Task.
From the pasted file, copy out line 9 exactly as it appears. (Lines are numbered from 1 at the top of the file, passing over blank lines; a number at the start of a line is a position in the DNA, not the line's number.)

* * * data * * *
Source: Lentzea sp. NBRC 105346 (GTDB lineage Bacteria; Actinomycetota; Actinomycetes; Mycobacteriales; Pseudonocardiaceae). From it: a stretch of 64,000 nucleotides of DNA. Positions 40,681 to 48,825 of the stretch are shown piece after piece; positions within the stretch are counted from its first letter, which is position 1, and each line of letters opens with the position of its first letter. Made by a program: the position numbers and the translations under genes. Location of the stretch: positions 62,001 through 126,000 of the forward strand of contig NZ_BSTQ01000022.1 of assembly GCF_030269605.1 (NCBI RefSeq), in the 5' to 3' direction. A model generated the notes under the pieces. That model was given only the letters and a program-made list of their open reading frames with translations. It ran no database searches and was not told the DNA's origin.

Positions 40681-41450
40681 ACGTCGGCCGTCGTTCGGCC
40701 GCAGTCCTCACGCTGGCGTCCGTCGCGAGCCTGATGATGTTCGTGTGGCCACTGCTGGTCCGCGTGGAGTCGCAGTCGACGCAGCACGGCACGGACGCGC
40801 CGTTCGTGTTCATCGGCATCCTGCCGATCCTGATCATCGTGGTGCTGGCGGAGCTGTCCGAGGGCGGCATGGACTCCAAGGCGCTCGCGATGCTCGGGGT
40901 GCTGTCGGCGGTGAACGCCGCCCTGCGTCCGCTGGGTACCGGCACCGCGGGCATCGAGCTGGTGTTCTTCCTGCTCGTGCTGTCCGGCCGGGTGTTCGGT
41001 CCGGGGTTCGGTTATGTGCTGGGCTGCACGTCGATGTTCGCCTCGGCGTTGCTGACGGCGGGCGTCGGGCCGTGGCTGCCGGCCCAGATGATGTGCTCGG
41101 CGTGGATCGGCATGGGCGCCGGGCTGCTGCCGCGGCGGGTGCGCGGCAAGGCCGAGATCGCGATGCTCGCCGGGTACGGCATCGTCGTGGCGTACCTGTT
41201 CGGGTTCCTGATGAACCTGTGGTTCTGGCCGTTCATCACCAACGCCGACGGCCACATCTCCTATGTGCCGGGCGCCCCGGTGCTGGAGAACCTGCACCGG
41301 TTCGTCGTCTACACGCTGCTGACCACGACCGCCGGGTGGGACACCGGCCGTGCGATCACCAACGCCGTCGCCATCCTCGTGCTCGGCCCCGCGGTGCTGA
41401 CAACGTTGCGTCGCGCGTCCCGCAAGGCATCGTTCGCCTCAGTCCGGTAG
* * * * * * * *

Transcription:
41201 CGGGTTCCTGATGAACCTGTGGTTCTGGCCGTTCATCACCAACGCCGACGGCCACATCTCCTATGTGCCGGGCGCCCCGGTGCTGGAGAACCTGCACCGG